Analysis of the life cycle of fuels found in 45 scientific articles shows the pros and cons of each technology

Biogas is an efficient and promising alternative, in environmental terms, to substitute diesel as fuel in cargo trucks, according to a systematic review study published by Brazilian researchers in the magazine WIREs Energy and Environment, at the beginning of the year. The study analyzed 45 scientific articles focused on the so-called “life-cycle assessment” of the fuels of the highway cargo transportation sector. This type of analysis follows the entire process of the use of materials – from their extraction from petroleum and natural gas wells, the agricultural production of raw materials, or the generation of electricity through their eventual discarding or recycling.

The economic and environmental aspects of the different types of fuels were analyzed, such as the emission of greenhouse gases (GHG) and pollutants, including particulate materials and carbon monoxide (CO). Besides biogas, which is produced by the bacterial decomposition of organic materials, the fuel cells supplied with hydrogen are also indicated as a good possible alternative, as regards the reduction of greenhouse GHGs. The article’s authors stress that the life-cycle assessments show which technologies have the best chance of reducing emissions, by that varies according to locale, technological development, highway conditions, weight, materials used, and the energy matrix from which they are taken.

“Brazil has great potential for adopting biogas, because it could take advantage of the residues from the production of ethanol, for example,” says electrical engineer Pedro Gerber Machado, a researcher in the Chemical Engineering Department of Imperial College London, in the United Kingdom, who is the principal author of the article, which is also signed by Ana Teixeira, Flávia Collaço, and Dominique Mouette from the University of São Paulo (USP). “However, this would require heavy investments, which investors generally do not like, and there is no central production site. Another study that we did shows that the State of São Paulo could substitute all of the natural gas it currently consumes with only biogas, but that would come from over 355 mills or plants, and not from a single source.” The study was carried out within the scope of the research of the FAPESP Shell Research Centre for Gas Innovation (RCGI).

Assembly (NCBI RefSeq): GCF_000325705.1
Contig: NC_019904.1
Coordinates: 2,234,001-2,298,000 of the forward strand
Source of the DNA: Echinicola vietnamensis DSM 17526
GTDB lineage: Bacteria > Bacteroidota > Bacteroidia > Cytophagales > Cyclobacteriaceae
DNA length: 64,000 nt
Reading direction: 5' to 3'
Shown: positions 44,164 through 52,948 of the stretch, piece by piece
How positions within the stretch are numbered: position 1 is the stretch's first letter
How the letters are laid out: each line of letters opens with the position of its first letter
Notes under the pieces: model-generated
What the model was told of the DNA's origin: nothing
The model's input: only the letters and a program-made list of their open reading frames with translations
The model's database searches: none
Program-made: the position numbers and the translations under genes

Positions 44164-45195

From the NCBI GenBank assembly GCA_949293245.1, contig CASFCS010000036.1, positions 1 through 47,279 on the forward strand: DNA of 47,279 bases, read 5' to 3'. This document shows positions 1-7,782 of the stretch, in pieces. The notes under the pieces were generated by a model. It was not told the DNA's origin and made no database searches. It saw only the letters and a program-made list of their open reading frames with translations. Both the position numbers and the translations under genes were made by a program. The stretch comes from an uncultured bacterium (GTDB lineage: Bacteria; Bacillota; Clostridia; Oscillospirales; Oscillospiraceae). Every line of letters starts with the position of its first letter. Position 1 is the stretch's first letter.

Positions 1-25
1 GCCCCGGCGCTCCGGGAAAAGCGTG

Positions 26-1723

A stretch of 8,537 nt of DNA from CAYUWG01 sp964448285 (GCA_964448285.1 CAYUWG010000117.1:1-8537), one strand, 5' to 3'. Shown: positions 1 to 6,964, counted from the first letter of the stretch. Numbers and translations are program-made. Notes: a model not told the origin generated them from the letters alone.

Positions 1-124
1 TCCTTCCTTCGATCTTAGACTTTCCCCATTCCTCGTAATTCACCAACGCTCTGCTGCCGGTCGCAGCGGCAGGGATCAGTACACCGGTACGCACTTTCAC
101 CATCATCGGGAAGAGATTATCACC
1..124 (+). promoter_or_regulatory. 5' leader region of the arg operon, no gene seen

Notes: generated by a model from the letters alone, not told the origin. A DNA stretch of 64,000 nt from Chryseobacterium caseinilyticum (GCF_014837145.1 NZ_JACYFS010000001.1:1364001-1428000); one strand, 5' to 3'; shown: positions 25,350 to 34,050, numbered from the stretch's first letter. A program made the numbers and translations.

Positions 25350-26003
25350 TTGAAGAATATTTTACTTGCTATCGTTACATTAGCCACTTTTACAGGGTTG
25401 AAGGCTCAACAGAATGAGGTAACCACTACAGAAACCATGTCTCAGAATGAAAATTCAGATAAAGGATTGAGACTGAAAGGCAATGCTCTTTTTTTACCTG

The authors emphasize that there is a lack of investigations and information regarding the environmental impact of the various fuel options, especially related to biogas. Few studies compare all the alternatives with all environmental concerns. While throughout the world there are many countries whose trucks are powered in part by liquid natural gas or electricity, diesel fuel still predominates in Brazil, Machado says. Government leaders of several countries are seeking solutions in a variety of economic sectors for achieving zero GHG emissions, which are indicated as being responsible for climate change. The transportation sector faces major issues, because it is responsible for approximately 30% of the world’s energy consumption and for 16% of the greenhouse gas emissions.

Although the electrification of the highway transportation system is a global trend, this option is the one that presents the most uncertainties since the environmental gains depend upon the country’s energy matrix. With a clean energy matrix, with high percentages coming from renewable sources, the authors of the article state that electric trucks (especially those with hydrogen fuel cells) are the best alternative. “But are we capable of maintaining a renewable energy matrix, if we have a huge demand from the transportation sector? That is the big question,” Machado puts forth. “It is no use to electrify if, to meet the demand of cars by producing electricity via natural gas.”

Since natural gas is a fossil fuel, it practically makes no reduction of GHG emissions, even though it produces lower emissions of particulate materials. Within compressed natural gas (CNG) technology, greenhouse gas emissions vary, according to efficiency and possible methane leaks during the transportation of natural gas. Opting for biodiesel, on the other hand, indicated few environmental advantages, because the scientific articles analyzed revealed elevated energy consumption and emissions during the production phase.

From an economic perspective, the best options were CNG or liquified natural gas (LNG) and hybrid trucks. “Natural gas is a cheaper option than diesel and, with the added benefit of emitting fewer particulate materials, it could be chosen as an alternative. The price linked to environmental quality will likely be used in a large marketing package deal. However, it must not be ignored that this is a fossil fuel and, therefore, emits greenhouse gases,” Machado states.

A summary of the article “Review of life cycle greenhouse gases, air pollutant emissions and costs of road medium and heavy‐duty trucks” can be reads at https://onlinelibrary.wiley.com/doi/abs/10.1002/wene.395. A text by researcher Pedro Machado, commenting on the data from the study, can be read in the blog of the Sustainable Gas Institute, of the Imperial College London at http://wwwf.imperial.ac.uk/blog/sustainable-gas-institute/2021/04/07/what-are-the-best-options-for-road-freight-transport/.